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New information technology: Getting staff on board

January 1, 2007
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Interview with Sandra Mitchey, LNHA, RAC-C, Clinical Software Manager; and Connie Hoselton, Senior Vice-President of Human Resources, Heritage Enterprises, Inc.


Introducing new information technology—software and hardware—to a long-term care operation can be a daunting prospect. This is never more so than when trying to bring staff up to speed on the new program. The extent of a facility's or organization's success at training staff can make or break the project. One long-term care manager who is particularly experienced at meeting this challenge is Sandra Mitchey, LNHA, RAC-C, who has been spearheading IT developments at Heritage Enterprises, a 32-facility Illinois-based chain, for the past 18 years. From multiple product introductions, Mitchey has noted that the bottom line is to keep staff feeling positive, and that is a goal that takes several steps to achieve. Connie Hoselton, Heritage's senior vice-president of human resources, joined with Mitchey in elaborating on this in a recent interview with Nursing Homes/Long Term Care Management Editor-in-Chief Richard L. Peck.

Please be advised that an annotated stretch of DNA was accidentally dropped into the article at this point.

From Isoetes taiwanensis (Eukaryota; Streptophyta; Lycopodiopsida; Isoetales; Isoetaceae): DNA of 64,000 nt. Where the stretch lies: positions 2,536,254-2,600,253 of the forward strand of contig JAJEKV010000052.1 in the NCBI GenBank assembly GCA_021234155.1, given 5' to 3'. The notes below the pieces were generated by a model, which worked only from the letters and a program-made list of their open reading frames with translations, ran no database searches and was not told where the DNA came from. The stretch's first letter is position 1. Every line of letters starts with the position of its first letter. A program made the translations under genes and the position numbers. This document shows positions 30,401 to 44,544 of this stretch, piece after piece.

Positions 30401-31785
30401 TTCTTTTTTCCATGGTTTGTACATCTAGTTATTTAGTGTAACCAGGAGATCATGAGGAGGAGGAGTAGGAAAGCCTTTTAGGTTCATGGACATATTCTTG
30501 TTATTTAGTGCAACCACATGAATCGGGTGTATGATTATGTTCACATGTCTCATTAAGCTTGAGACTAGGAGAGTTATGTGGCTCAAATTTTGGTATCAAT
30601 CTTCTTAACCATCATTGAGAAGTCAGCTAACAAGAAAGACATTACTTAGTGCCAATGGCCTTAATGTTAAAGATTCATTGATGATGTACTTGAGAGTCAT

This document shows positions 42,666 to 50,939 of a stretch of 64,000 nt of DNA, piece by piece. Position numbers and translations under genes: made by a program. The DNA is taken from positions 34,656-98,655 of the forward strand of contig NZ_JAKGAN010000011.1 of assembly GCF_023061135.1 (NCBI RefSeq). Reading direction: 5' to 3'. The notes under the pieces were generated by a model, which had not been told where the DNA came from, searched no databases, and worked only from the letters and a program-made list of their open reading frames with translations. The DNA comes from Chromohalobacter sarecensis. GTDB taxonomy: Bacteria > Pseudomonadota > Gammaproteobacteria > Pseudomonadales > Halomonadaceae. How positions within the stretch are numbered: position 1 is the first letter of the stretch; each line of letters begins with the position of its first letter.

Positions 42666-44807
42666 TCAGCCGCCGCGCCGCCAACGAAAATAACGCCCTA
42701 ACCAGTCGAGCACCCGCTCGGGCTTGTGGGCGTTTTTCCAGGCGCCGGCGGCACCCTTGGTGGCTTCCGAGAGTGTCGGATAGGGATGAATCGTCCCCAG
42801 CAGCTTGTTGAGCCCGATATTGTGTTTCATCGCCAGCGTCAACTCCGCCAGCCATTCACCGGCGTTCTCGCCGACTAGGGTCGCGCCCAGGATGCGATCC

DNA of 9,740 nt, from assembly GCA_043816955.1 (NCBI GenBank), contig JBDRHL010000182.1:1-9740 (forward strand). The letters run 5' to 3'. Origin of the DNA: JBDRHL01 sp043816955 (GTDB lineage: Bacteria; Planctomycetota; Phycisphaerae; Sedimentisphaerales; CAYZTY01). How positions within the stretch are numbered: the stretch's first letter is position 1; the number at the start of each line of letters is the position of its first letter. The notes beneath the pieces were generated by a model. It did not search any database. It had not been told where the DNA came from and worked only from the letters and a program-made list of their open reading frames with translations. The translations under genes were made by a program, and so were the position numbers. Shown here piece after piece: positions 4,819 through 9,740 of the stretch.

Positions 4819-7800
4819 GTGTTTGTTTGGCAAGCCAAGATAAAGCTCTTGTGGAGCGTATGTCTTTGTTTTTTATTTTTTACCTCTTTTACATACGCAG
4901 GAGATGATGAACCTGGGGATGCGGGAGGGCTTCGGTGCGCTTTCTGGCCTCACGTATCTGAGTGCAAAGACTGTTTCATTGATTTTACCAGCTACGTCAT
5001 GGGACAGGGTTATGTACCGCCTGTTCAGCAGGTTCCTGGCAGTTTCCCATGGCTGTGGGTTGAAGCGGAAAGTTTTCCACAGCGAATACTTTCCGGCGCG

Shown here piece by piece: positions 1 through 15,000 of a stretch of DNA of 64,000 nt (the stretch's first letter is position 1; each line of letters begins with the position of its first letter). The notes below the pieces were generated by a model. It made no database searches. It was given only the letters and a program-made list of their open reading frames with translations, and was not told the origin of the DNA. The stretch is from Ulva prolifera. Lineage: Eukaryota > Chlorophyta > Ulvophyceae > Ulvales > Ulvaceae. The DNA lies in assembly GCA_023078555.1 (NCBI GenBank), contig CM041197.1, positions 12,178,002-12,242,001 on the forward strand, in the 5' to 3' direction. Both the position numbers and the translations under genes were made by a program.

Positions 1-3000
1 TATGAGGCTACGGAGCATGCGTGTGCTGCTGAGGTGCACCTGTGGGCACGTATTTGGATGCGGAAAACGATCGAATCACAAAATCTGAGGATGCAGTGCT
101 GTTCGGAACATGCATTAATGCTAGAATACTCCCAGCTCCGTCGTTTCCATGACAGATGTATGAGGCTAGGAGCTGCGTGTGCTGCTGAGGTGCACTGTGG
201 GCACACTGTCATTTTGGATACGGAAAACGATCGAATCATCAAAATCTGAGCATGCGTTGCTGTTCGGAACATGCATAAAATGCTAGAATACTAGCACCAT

Peck:What have you found to be the greatest training need of long-term care staffs taking on a new IT system?

Mitchey:The greatest need is that staff across the board communicate with each other and work together.

Hoselton:It's vitally important that each department knows how its work and understanding of the system affect the other departments. They have to realize that they're really all in this together.

Peck:Once you've gotten staff's attention about this, what's the best way to get started?

Mitchey:Everything starts with a complete commitment to the project by upper management. It doesn't do to have staff hearing one thing and observing another. That's one way problems begin. Leadership also has to get across the idea that nobody “owns” anything, that the system is not just for the benefit of one group or another. All viewpoints and suggestions should be welcome from every quarter.

At Heritage we have a team of administration, department heads, finance, and other senior management, as well as managers of individual facilities involved in pilot projects, all discussing the needs, wants, and wishes of all members of the organization. In a smaller, single-facility approach, a team of department supervisors, the administrator, and the DON could collaborate in the same way. The vital thing is for the initial meetings to cut across departments and discuss everyone's concerns.

Peck:Once the time for training arrives, what's the best specific approach?

Mitchey:At Heritage we have a classroom with eight workstations. We can train 20 staff at a time, but prefer to train 8 at a time so that everyone has a workstation. We also do help desk–type phone training—that is, we are able to remotely control the individual's cursor at the other end of the phone line to guide the individual through the program. This has been very effective, so much so that, although I used to make the rounds of our facilities to conduct this sort of training, I don't have to do that so much anymore.